Bob Henry's Reviews > Love Does: Discover a Secretly Incredible Life in an Ordinary World

Love Does by Bob Goff
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May 17, 12

Read from May 11 to 17, 2012

I admit it. I am tired of arguing, debating, and spending so much of my time researching just to find an answer to another of life’s dilemmas. From family life to the weekly sermons, I find myself on a constant “rat race” to find answers, truth, and sometimes a way around it all–just finishing a doctoral program probably doesn’t help this mindset.

I have found over time, academia and religion have a way of taking the fun and reality out of reading. Books become resources, articles hold keys to greater truths, even blogs, the internet, Wikipedia become sources for expanded knowledge (oh the irony in blogging about this). The head swells – not because of all of the great learning, but because all that information constantly batters the brain until it is black and blue–swelled like your arm after you said, yes, when a classmate asked if you wanted a “hurt’s doughnut” in grade school.

That’s where I found myself a week or so ago. Reading as a masochistic practice–and my head was swollen and hurting. So much to read…so little time. “Have you read this?” “What do you think about this person’s perspective, theology, slant?” As the proverbial commercial always said, “Calgon, take me away!”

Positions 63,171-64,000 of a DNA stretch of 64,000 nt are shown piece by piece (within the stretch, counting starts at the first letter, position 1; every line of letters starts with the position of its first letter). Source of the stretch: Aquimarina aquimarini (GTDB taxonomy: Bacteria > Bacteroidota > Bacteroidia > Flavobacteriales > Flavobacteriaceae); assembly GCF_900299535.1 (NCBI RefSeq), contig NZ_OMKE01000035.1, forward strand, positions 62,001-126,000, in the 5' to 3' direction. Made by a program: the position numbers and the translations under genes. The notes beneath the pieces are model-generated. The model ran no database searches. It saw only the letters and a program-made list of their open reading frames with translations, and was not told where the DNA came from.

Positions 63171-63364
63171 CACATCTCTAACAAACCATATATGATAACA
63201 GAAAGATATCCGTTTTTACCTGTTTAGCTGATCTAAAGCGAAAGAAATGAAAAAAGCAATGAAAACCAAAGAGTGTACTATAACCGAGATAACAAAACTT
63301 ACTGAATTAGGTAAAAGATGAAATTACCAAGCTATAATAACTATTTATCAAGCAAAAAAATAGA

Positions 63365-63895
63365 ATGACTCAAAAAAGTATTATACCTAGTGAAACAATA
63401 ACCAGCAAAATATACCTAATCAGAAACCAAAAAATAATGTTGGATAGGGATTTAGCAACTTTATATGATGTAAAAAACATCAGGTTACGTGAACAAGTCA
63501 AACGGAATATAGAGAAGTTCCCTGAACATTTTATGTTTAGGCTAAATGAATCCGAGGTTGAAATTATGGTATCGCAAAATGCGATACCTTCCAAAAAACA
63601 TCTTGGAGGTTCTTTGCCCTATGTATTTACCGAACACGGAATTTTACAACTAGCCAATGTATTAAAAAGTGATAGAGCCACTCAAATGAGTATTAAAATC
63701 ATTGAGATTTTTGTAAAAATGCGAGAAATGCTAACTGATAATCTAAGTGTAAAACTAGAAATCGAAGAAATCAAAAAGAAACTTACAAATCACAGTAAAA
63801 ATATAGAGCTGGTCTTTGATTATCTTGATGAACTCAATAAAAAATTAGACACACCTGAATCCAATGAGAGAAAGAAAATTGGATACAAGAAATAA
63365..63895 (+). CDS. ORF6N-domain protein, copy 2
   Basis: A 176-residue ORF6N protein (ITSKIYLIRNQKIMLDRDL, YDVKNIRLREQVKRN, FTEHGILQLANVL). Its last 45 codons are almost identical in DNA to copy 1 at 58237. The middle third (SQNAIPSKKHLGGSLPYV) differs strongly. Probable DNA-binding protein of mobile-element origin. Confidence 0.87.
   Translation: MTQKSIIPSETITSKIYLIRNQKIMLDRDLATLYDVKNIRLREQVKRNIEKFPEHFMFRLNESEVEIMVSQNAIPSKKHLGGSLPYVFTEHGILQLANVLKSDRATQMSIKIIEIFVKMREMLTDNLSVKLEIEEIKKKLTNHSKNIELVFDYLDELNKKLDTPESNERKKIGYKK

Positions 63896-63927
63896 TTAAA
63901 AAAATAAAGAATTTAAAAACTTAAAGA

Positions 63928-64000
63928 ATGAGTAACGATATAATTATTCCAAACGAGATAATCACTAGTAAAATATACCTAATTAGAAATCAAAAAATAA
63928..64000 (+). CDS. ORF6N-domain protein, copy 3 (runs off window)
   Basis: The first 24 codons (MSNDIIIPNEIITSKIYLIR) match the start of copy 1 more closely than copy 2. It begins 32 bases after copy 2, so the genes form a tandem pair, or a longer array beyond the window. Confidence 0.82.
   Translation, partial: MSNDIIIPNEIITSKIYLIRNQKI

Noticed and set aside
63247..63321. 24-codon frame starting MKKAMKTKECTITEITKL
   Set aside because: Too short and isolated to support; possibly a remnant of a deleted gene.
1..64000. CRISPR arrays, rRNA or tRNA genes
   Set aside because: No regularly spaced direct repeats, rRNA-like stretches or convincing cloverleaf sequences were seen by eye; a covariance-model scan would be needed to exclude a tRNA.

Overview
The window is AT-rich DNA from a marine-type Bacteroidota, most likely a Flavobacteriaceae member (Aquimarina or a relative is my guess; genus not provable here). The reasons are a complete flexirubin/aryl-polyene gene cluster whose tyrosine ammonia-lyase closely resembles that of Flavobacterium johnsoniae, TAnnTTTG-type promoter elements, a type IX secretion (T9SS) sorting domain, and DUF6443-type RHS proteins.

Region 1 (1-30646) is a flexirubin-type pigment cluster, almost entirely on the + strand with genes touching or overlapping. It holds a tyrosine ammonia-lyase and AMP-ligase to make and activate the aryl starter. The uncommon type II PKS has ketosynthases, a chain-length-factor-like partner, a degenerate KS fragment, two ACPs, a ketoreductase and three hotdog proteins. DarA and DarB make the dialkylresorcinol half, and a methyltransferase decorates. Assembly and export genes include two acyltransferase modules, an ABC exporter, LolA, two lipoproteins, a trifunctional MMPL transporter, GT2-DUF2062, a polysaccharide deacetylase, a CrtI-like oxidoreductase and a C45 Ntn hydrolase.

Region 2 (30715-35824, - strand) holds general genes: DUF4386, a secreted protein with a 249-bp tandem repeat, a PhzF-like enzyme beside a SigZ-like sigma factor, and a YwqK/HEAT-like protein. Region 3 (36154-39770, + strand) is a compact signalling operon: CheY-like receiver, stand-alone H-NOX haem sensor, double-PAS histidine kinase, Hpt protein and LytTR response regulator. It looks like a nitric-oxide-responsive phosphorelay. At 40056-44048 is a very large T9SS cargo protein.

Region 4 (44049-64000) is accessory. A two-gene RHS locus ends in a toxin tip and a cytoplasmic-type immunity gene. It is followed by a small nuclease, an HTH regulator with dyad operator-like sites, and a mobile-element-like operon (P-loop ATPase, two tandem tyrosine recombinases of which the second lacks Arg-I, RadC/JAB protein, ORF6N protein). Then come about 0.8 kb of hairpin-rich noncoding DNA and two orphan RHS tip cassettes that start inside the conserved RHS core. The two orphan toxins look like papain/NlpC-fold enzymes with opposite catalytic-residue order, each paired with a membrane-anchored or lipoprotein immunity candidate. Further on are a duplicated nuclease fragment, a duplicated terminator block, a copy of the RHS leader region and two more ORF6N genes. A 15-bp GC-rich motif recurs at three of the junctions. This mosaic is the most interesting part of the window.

Then about a week ago, I picked up Bob Goff’s new book Love Does: Discover a Secretly Incredible Life in an Ordinary World. My first thought was, here is another person trying to play off the success of Rob Bell’s Love Wins – then I read the foreword.

Bestselling author, Donald Miller writes one of the most admirable forewords to a book I have ever read. The odd thing is that the foreword is not really about the book at all. Instead, Don introduces us to his friend, Bob. He writes, “I don’t know how to explain Bob’s love except to say it is utterly devastating.” Most forewords tell you why you should read the book (and in a way it did), but moreover Don told the reader why we need a person like Bob in our lives.

Don’s foreword defused my mind from preparing for an argument or a debate. I began reading not searching for a perspective to agree with or not. Instead, I read to build a relationship with a person, to experience life with a new friend, and to enjoy the journey of reading again. By chapter five, I had tears of laughter pouring out of my eye sockets. I hadn’t been so energized by a book for quite some time.

Why? What makes this book different?

Bob said it well in Love Does. He said, “One of the ways I make things matter to me is to move from merely learning about something to finding a way to engage it on my own terms…We need to make our faith our very own love story.” This book isn’t Bob’s theological treatise, it isn’t an answer book, but rather it is glimpses of Bob's love story which he has graciously opened up for us to enjoy.

When I finished reading Love Does, I felt I had a new friend. Like I could actually call Bob up and meet with him at his office on Tom Sawyer’s Island–and then I turned to the final page. After the acknowledgements, after the author information, there is one more page, “Connect with Bob,” and there it was, Bob's phone number. Who does that? Who would be that vulnerable? ...only a friend who believes in what “love does.”

It’s time for you to read the book and for me to make a phone call.


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